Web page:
Further, amino acids (i.e. the stuffs that makes protein) can be divided into the essential ones, that is those that our body cannot produce by itself and non essential, which is literally the opposite and can be produced by our body. We also have the conditionally essential amino acids which the body can produce in certain circumstances such as stress.
There are a total of 19 amino acids present, all of which have different functions and uses although some kinda overlaps.
You don’t have to know all these in details but it’s good to know and knowledge is the power I value a lot above most things. The list below shows the 19 amino acids according to their groups.
What are proteins important for?
Good question. Apart from weight loss which will be explained deeper later, protein is very important for our body’s physiological functioning, including but not limited to — growth and repair of old worn out cells, transportation of various substances and producing new cells.
In fact, protein is responsible in making new molecules like enzymes, hormones and neurotransmitters. Therefore, without adequate protein, our body cannot function well at all.
When we consume protein, our body break them down into amino acids which is then stored around our body into these things called amino acids pools. It is important to keep our pools stocked up and continuously replenished from dietary proteins (especially those essential ones which can’t be made by our body).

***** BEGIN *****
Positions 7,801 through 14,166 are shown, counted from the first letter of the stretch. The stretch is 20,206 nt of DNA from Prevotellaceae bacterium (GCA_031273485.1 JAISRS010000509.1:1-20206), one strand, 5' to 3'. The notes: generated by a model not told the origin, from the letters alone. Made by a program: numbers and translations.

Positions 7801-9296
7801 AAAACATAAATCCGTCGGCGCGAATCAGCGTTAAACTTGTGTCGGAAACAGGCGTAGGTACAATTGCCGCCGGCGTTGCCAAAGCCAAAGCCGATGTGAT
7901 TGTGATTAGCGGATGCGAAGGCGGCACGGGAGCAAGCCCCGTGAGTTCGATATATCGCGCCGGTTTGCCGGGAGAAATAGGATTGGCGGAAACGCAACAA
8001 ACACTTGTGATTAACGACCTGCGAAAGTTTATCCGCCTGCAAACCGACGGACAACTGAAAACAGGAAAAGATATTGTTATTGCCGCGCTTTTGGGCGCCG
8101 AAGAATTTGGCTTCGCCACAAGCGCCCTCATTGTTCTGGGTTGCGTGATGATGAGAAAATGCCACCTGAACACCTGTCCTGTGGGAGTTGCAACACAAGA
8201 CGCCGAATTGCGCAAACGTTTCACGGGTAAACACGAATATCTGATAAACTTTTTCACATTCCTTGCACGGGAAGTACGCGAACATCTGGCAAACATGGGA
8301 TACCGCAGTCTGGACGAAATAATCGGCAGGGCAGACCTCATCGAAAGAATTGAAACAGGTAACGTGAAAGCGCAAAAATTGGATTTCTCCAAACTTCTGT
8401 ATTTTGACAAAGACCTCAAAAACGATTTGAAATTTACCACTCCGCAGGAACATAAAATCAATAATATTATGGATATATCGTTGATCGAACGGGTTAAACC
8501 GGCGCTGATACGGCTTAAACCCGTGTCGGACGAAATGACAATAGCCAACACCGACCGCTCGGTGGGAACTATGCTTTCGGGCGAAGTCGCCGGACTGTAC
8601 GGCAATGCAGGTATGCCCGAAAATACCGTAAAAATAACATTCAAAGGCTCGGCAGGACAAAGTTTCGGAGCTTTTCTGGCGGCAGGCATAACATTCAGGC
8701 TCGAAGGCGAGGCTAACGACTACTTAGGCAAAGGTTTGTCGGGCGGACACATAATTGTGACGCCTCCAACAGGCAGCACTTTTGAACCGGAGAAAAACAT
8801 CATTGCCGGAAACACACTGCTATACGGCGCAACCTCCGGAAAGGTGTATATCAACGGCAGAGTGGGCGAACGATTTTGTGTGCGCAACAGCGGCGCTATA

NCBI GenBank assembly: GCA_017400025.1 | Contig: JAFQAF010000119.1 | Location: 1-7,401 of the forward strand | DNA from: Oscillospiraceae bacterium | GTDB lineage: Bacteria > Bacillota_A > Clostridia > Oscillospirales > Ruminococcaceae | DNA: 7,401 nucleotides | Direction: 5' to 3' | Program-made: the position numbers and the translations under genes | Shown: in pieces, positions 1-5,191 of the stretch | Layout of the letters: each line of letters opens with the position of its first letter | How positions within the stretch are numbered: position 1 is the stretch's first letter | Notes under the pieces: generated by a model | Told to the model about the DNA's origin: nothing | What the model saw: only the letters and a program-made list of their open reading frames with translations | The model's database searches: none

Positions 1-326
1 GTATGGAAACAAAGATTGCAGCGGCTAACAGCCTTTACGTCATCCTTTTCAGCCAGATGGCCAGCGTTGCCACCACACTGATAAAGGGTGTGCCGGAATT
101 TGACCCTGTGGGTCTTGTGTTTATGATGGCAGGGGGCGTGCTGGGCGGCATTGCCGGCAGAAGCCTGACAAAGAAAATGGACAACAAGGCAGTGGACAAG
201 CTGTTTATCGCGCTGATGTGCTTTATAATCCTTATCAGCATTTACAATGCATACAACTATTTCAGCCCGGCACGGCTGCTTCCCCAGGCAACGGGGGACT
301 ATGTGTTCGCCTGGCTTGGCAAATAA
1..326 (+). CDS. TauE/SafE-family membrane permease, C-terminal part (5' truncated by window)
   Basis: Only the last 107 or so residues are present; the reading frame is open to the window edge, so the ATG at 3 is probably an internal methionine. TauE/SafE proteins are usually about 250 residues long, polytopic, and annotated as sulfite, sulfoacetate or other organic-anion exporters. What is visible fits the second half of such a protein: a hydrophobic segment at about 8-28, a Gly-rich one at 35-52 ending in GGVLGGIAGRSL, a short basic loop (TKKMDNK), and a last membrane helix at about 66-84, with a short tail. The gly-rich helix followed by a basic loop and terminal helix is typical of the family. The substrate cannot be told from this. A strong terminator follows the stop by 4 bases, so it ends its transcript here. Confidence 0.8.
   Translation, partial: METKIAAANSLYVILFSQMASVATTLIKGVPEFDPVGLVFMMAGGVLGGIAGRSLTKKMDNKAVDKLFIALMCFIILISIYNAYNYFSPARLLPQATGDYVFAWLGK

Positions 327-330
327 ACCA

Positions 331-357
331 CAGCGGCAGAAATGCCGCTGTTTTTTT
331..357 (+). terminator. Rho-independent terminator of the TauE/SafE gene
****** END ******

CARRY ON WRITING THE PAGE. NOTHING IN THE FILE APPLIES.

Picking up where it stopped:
That is why it is so important to think about proteins when we eat.
Now that we’ve got the basics of protein sorted out, here are the things you probably didn’t know about them when it comes to weight loss.
1. Women, you will not become Incredible Hulk by eating more protein.
My lady friends, just like weight lifting, eating proteins will not turn you into an Incredible Hulk. It’s definitely okay to order your sandwich with more chicken or beef. If you’re worried you’re going to look like your husband/brother/male cousin, you shouldn’t. The reason why they grew ‘big’ is not directly due to protein or even weight lifting. It’s because our male counterparts has higher testosterone hormones in the body.